We are pleased with Sandia Technologies’ performance, although it’s not only underground storage. The underground storage market is expected to be dynamic and in order to grow, Sandia Technologies must recruit new employees/engineers, which usually implies long training periods, and no foreseeable benefits in the near future. Our profitability may have slightly declined but market opportunities are expected, and Sandia Technologies is perfectly capable of seizing them. Regarding Geostock US, there are some new opportunities; we earned success with outstanding performances in our engineering activities. We also recruited some senior employees locally. Drilling activities however produced mixed results in the last 2 years. Last year was not our best year, but there is definitely a significant market so we have no doubt that we will grow in the US as well.

As president of this US subsidiary, what is the potential of the US market for Geostock?

The development of shale oil and gas has led to high quantities of LPG and crude oils being dispersed on the market, which in turn will require additional underground storage. We therefore expect new storage projects for liquids and refined products in coming years.

How has the drop in oil prices and this uncertainty impacted the company’s strategy and results so far, and how do you see the company performing in 2015?

There are many uncertainties but it is difficult to properly assess the impact of low oil prices on the underground storage market. At this stage, we haven’t observed an impact on our activity by this drop in oil prices. I doubt that it will affect our activities in Asia either. Even if oil consumption slightly decreases, Asia is till subject to a clear lack of adequate underground facilities. In Europe, as I said before, we are in a slack market, however, aging facilities still need attention. In the US, continued shale oil and gas activities will necessitate greater underground storage capacities.

The company offers a wide range of services and a complete solution to its clients: consultancy, engineering, design, construction management and operations, and maintenance services. How have you seen its core business evolve in the eight years you have spent there, and do you see the offer changing in the future?

As I expressed earlier, our Asian market will evolve significantly. I don’t think there will be that many major changes, though. The European market will continue to be slack. Due to the existing problems with Russia, several countries are looking for another corridor going through Turkey, a market that holds important potential for underground storage in the future. The boom of the oil and shale gas industry will likely have an impact on the demand for underground storage facilities. Historically, we have been operating underground storage mainly in France and Germany, but we now aspire to operate beyond Europe. We are now starting in Singapore, in Japan and have promising prospects in North America.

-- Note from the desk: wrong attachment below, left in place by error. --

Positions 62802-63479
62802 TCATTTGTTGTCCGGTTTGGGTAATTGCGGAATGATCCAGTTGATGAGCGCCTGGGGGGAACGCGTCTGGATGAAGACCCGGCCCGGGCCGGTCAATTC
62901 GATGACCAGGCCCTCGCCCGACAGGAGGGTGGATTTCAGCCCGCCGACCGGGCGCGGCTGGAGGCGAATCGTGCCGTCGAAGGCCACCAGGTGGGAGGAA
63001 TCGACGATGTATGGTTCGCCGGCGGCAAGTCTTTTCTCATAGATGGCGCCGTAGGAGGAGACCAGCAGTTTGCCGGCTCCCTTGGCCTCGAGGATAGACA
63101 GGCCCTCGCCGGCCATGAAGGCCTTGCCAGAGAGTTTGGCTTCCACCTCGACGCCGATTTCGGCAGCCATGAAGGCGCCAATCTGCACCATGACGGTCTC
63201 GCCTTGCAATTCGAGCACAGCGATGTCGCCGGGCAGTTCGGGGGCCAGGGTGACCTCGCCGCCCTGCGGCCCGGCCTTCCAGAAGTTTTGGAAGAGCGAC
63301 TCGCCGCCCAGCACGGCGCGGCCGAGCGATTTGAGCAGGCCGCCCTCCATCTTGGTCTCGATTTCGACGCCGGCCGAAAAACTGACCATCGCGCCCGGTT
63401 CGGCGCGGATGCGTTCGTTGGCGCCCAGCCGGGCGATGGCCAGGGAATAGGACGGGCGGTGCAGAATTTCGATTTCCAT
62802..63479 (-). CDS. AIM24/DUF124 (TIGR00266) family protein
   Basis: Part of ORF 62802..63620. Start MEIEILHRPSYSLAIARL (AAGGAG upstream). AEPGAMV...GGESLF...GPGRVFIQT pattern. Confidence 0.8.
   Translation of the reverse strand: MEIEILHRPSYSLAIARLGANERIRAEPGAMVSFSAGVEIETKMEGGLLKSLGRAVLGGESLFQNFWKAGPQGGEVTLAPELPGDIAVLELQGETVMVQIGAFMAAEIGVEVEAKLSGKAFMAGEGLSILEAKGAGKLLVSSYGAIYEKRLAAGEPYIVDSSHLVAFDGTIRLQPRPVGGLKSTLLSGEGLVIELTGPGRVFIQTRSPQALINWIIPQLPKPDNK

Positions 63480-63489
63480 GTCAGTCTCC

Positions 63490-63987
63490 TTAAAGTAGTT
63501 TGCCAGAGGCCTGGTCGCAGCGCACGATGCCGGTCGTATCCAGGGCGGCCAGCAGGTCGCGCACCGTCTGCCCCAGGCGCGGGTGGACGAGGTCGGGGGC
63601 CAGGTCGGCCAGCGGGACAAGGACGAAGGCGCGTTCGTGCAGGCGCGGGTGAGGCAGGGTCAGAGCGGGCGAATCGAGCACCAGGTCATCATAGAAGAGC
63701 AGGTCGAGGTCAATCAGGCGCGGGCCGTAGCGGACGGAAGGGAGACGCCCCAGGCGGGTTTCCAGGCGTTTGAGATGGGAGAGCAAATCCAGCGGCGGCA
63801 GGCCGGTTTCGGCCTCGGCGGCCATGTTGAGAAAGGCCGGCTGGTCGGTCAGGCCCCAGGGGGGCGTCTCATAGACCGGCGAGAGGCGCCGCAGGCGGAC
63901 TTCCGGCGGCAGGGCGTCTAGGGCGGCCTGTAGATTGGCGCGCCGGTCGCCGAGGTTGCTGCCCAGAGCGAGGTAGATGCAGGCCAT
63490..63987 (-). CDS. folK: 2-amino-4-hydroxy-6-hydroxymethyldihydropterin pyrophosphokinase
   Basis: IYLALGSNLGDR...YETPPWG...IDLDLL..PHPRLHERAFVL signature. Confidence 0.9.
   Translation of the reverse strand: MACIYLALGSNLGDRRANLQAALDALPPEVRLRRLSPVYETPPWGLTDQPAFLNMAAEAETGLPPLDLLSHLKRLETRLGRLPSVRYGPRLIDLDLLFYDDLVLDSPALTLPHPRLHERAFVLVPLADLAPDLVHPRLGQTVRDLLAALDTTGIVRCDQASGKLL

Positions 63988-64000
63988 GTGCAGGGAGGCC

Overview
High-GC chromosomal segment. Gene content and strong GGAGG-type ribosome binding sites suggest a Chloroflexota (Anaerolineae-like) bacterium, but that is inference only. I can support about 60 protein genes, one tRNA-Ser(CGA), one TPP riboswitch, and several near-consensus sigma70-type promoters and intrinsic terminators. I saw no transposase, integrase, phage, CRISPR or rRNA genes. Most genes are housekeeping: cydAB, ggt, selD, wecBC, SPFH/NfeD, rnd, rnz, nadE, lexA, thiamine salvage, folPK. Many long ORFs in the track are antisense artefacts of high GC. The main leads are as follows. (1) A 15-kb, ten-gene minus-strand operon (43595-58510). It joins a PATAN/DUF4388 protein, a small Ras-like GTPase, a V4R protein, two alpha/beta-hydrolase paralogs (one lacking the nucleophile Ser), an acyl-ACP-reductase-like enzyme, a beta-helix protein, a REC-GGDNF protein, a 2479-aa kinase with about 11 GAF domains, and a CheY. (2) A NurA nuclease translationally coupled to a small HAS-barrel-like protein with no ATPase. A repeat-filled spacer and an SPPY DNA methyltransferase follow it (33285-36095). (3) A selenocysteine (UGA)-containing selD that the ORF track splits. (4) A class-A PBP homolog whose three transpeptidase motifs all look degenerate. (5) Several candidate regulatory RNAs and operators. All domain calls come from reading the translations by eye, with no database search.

Another thing we are looking at is energy storage. With the development of renewable energies, the need for storing energy is becoming increasingly important. In the past few years we have been conducting research into what we call compressed air storage and hydrogen storage, which are the two major energy storage options linked to underground storage. In order to be ready for the first compressed air or hydrogen storage, we have entered several partnerships conducting R&D.

What does the future hold for your Geogreen subsidiary, which specializes in storing CO2 emissions, in relation to the fight against global warming?

Geogreen, which specializes in the storage of Co2 emissions, was created in 2008. The beginning of the first year went very well, but with the onset of the crisis the price of Co2 emission storage has decreased constantly since. Today, if you look at the Co2 market, it is practically nonexistent, because the return on Co2 is very low, and therefore financially unsustainable. At the same time the government has no funds to subsidize Co2 projects. So, for the time being, the market is slack. However, in the coming years it could return to being a sizable market because it’s among the different possibilities to reduce Co2 emissions.

What is the importance of innovation to your business, and how do you balance innovation with the necessity of ensuring HSE, especially environmental?

First of all, France is renowned for the quality of its engineers and engineering programs. At Geostock we pride ourselves in the high quality of our services and technologies we employ. If I compare our services to our competitors, we always try to be on the cutting edge and to provide high technical services. We can be slightly more expensive, but our clients want to have the Geostock label. We are constantly involved in R&D and in developing new tools and technology in order to increase the safety, integrity, and the performance of underground storage. We are constantly trying to improve our tools and our services. One thing that differentiates Geostock from our competitors is that as soon as there is a market, we look at the opportunity to open a subsidiary locally in order to be closer to our customer as accessible in the country. This allows Geostock to combine the most valuable aspects of all the different affiliates, customers, countries and cultures. This allows us to be innovative and is has become an unfailing asset.

 

To read more interviews from France’s oil and gas sector, click here.

LATEST ISSUE

DOWNLOAD

Most Read